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What is West Nile virus?

West Nile virus (WNV) is a mosquito-borne infection that can cause encephalitis or meningitis (an inflammation of the brain and surrounding tissues) in humans. It is believed to have arrived in the eastern US in 1999 or before. You can see current confirmed cases in the US on this Map.

Transmission:

The virus is transmitted to humans by mosquitoes.

It is NOT transmitted from person to person. You cannot get it from touching or kissing a person who has the virus or from a health care worker who has treated someone with it.

Birds are the primary host for the virus (they may also become sick) and mosquitoes are the vectors that transmit it. Humans and livestock are incidentally infected. Horses are at risk of severe disease, too.

Mosquitoes become infected with West Nile virus when they feed on infected birds that carry the virus in their blood. Mosquitoes' salivary glands become infected and those infected mosquitoes can then transmit the virus to humans and other animals while biting them to take blood. During blood feeding, the mosquito injects the virus into the animal or human, where it multiplies and may cause illness.

Crows and some other animals are susceptible to infection with West Nile virus. However, there is no evidence that a person can get the virus from handling live or dead infected birds or other animals. However, people should avoid bare-handed contact with any dead animals and use gloves or double plastic bags to pick up the carcass and place it in a container.

Because birds are a key link in the transmission of the disease, individuals are encouraged to report dead ravens, crows and blue jays in Michigan. If these dead birds are found on the U-M campus, contact U-M Plant Services at 734-647-2059 for pick up and reporting. In Michigan, you can report a dead bird via the Michigan website on West Nile virus  or via your local health department (see Washtenaw County website or call 734-544-6750 for further information).

Surveillance for infected horses is also occurring.

Symptoms:

Most people infected with the West Nile virus have no symptoms of illness.

Approximately 20% of those infected develop a mild illness with fever, headache and body aches, sometimes with skin rash and swollen lymph glands. The incubation period after the bite of an infected mosquito is thought to range from 2 to 14 days, and symptoms generally last 3 to 6 days.

Severe illness, including encephalitis or meningitis, is less common, affecting approximately 1 out of every 150 infected individuals. Symptoms of severe illness may include headache, high fever, stiff neck, change in mental status, disorientation, coma, tremors, convulsions, muscle weakness and paralysis. In a few cases, mostly among the elderly, death may occur.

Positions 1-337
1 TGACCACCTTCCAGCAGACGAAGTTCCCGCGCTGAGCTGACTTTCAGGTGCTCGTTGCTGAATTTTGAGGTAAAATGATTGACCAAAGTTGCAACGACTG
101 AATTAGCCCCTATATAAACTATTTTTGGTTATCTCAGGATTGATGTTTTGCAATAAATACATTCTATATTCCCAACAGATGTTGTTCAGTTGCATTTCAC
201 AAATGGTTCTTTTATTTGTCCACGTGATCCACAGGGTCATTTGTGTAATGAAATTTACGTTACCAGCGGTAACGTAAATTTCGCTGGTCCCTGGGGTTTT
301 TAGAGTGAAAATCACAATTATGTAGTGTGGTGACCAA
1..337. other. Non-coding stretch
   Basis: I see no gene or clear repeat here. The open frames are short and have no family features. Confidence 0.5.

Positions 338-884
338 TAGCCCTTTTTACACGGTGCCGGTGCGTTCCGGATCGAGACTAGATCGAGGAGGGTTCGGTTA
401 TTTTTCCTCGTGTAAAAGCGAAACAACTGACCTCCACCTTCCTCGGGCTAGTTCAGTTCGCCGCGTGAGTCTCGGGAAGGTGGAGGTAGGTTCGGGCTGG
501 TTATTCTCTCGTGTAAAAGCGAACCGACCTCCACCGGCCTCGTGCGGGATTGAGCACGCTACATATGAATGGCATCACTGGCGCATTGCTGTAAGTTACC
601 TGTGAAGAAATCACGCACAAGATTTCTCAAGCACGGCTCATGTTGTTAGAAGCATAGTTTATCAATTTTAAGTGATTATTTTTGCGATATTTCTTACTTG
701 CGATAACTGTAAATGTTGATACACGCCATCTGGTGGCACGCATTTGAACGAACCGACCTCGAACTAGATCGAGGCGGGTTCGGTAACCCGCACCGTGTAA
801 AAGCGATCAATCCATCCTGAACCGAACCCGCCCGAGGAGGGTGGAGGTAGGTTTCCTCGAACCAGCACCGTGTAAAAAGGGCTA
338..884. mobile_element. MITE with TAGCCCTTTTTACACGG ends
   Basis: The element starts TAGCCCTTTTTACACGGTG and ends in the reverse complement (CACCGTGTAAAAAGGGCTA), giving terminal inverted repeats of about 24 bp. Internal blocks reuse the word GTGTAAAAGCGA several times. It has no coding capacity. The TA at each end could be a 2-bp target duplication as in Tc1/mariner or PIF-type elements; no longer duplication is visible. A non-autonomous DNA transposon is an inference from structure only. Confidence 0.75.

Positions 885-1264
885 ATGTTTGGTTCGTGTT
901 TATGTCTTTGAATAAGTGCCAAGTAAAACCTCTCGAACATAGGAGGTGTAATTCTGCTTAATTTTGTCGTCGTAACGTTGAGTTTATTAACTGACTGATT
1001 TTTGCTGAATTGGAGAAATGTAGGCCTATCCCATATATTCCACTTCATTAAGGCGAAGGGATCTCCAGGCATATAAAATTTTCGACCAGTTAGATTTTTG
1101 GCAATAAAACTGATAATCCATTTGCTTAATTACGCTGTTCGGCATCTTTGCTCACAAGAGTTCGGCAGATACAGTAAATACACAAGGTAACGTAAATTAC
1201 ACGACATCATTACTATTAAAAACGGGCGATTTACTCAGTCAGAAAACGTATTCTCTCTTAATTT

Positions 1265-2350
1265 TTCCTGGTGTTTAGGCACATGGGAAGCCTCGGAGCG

If you have symptoms of severe illness, call or visit a health care provider as soon as possible for assessment. For information about using UHS, see Nurse Advice by Phone or Schedule an Appointment.

Even in areas where mosquitoes carry the virus, very few mosquitoes (much less than 1%) are infected. If a mosquito is infected, less than 1% of people who get bitten and become infected will get severely ill. The chances that you will become severely ill from any one mosquito bite are extremely small.

Less than 1% of those infected with the virus will develop severe illness. Among those with severe illness, 10% may die, and death is more likely among the elderly. 

Prevention:

There is no human vaccine for West Nile encephalitis, but you can reduce the risk of infection in the following ways:

Avoid situations where you will be exposed to mosquitoes.

Apply insect repellent that contains the active ingredient DEET to exposed skin. Follow the manufacturer's directions for use on the label.

Spray clothing with repellents containing permethrin or DEET because mosquitoes may bite through thin clothing. Follow the manufacturer's directions for use on the label.

Wear long-sleeved shirts and long pants when outdoors.

Maintain window and door screening to keep mosquitoes out of buildings.

Empty water from mosquito breeding sites, such as flower pots, pet bowls, clogged rain gutters, swimming pool covers, discarded tires, buckets, barrels, cans and similar sites in which mosquitoes can lay eggs.

More information:

University Health Service:

  • See Schedule an Appointment: Appointments are required for most medical services, however options are available for urgent concerns.

  • Nurse Advice by Phone is available day and night, which may save a trip to UHS, the ER or an urgent care facility.

Washtenaw County Health Department - phone 734-544-6750

Centers for Disease Control and Prevention